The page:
The Dead of Winter - Lee Collins

The Dead of Winter was one of those books I don't really remember buying but must have picked it up when it was on sale at some point - I also noticed that my local library branch has the sequel (She Returns From War) on its shelves so that also helped me get on with reading this one.

 

I'm always a bit underwhelmed by some of the blurbs used to sell books, particularly the 'X meets Y' type and to be honest, the one for The Dead of Winter (True Grit meets True Blood) was a classic example of one that made me go 'no, seriously?'. It's true, this is a Western and also has vampires, but it still sounds like the laziest possible version of an elevator pitch you could think of while also trying to be clever about it. 

 

Our story is set in and around a small mining town which has a big problem, with something killing the locals - the local law enforcement recognise they're out of their depth and reluctantly engage Cora Oglesby to deal with the problem when she rides into town. Cora has some experience in these kind of things, after all, even if she does insist that her husband (who nobody can ever remember meeting) is around here somewhere and also on drinking and gambling with the rest of the town's inhabitants. Anyway, various monsters ensue and get killed, including a sub-plot around Cora's own past.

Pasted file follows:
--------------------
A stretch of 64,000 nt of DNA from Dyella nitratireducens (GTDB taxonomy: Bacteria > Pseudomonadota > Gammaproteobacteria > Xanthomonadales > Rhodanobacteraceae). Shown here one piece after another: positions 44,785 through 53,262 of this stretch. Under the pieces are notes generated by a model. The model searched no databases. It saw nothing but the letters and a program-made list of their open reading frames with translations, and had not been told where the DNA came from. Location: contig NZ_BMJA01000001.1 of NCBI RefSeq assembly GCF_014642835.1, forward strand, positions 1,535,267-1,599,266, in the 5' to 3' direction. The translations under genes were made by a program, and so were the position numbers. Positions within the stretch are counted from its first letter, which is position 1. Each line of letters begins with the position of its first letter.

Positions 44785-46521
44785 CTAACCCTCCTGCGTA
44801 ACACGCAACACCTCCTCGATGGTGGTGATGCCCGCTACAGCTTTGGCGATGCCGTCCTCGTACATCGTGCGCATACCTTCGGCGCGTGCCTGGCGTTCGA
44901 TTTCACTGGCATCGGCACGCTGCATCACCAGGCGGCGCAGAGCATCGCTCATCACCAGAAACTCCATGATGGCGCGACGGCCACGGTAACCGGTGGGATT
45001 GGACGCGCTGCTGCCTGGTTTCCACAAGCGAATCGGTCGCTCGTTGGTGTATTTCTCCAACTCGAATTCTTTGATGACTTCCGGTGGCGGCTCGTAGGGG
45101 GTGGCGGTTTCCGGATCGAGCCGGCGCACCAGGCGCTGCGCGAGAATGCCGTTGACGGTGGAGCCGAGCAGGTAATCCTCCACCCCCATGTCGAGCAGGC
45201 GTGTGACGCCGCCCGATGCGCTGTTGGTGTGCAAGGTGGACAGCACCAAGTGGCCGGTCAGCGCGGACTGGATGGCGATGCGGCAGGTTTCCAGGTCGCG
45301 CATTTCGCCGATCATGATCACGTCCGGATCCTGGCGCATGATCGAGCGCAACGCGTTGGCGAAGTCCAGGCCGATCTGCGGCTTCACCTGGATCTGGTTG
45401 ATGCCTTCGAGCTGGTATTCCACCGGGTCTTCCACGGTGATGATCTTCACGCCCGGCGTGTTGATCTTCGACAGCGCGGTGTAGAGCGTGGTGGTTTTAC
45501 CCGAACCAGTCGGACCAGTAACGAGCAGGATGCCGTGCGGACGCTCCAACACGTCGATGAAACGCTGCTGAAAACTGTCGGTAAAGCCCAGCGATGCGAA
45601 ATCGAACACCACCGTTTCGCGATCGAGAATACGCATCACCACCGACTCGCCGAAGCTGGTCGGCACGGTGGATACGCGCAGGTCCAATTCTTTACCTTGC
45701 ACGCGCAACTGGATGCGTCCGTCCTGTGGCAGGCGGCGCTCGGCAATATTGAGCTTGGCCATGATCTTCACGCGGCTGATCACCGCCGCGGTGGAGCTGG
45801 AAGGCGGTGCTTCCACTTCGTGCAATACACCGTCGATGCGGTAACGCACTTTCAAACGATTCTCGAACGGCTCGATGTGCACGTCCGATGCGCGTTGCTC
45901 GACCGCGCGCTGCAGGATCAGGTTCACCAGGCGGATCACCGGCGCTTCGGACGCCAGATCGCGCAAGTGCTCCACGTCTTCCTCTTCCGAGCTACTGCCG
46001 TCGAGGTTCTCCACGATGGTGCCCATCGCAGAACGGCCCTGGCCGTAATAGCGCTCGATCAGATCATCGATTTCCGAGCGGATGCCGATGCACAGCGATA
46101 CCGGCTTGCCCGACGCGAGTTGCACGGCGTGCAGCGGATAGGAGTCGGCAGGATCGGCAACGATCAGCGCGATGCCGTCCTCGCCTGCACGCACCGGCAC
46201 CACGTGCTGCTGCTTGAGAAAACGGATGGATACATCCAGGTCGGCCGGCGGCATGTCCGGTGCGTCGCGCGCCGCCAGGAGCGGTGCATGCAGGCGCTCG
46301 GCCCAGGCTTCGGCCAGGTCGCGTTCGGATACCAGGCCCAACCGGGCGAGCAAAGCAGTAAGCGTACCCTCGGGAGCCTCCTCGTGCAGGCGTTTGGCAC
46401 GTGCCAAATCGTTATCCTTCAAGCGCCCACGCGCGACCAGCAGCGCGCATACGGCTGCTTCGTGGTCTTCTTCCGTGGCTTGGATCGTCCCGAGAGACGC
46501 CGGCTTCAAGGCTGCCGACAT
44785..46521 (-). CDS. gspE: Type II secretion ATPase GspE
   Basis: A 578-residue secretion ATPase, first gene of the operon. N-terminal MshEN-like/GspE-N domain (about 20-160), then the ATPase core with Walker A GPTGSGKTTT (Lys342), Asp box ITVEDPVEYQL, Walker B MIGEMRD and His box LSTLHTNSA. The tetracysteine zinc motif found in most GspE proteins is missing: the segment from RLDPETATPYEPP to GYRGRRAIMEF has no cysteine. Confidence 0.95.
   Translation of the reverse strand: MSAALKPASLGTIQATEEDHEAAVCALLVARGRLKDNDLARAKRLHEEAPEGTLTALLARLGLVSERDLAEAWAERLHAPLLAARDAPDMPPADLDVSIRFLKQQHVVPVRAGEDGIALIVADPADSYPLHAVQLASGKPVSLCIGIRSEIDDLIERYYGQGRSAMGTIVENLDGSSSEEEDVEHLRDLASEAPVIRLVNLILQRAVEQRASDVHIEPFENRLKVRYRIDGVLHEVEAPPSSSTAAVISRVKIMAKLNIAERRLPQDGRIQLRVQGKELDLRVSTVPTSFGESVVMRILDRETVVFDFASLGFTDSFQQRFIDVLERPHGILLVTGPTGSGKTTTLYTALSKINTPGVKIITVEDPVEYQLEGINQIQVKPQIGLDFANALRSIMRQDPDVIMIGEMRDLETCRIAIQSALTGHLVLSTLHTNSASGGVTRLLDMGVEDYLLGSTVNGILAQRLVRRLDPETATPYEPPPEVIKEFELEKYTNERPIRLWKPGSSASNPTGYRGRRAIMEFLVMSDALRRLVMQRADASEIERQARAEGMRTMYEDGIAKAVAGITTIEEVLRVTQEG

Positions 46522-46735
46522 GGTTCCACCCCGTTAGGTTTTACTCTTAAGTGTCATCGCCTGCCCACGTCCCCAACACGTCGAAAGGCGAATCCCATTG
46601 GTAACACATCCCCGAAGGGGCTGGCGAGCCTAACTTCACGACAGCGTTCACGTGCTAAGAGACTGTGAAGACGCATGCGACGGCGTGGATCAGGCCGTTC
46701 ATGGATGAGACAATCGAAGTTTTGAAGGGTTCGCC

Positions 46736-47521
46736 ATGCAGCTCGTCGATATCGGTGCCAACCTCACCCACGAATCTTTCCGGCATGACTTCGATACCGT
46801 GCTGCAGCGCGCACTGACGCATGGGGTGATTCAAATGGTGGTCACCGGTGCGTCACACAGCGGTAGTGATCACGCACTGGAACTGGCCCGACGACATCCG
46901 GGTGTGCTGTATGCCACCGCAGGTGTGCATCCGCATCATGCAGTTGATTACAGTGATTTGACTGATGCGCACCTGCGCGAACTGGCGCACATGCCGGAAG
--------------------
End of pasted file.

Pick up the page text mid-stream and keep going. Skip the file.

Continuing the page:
It's an entertaining enough book and I finished it, which is always a good sign, but to my mind this is a clear example of what a female protagonist often looks like when written by a man. Being female, like having different coloured skin, is not something you get to put on and take off when it suits and society never lets you forget it, with the society of that time and place being even more that way than now. Cora is supposed to have been brought up in the South, middling poor with pretensions by the sound of it, yet all of her own experiences and background only pop up when it suits to push forward the plot. 

 

So, all in all not the worst thing I've ever read and I'll probably read She Returns From War if only because it's easily available and to see if matters improve any, but I'm not massively disappointed (at the moment anyway) that the series doesn't seem to continue beyond these two books...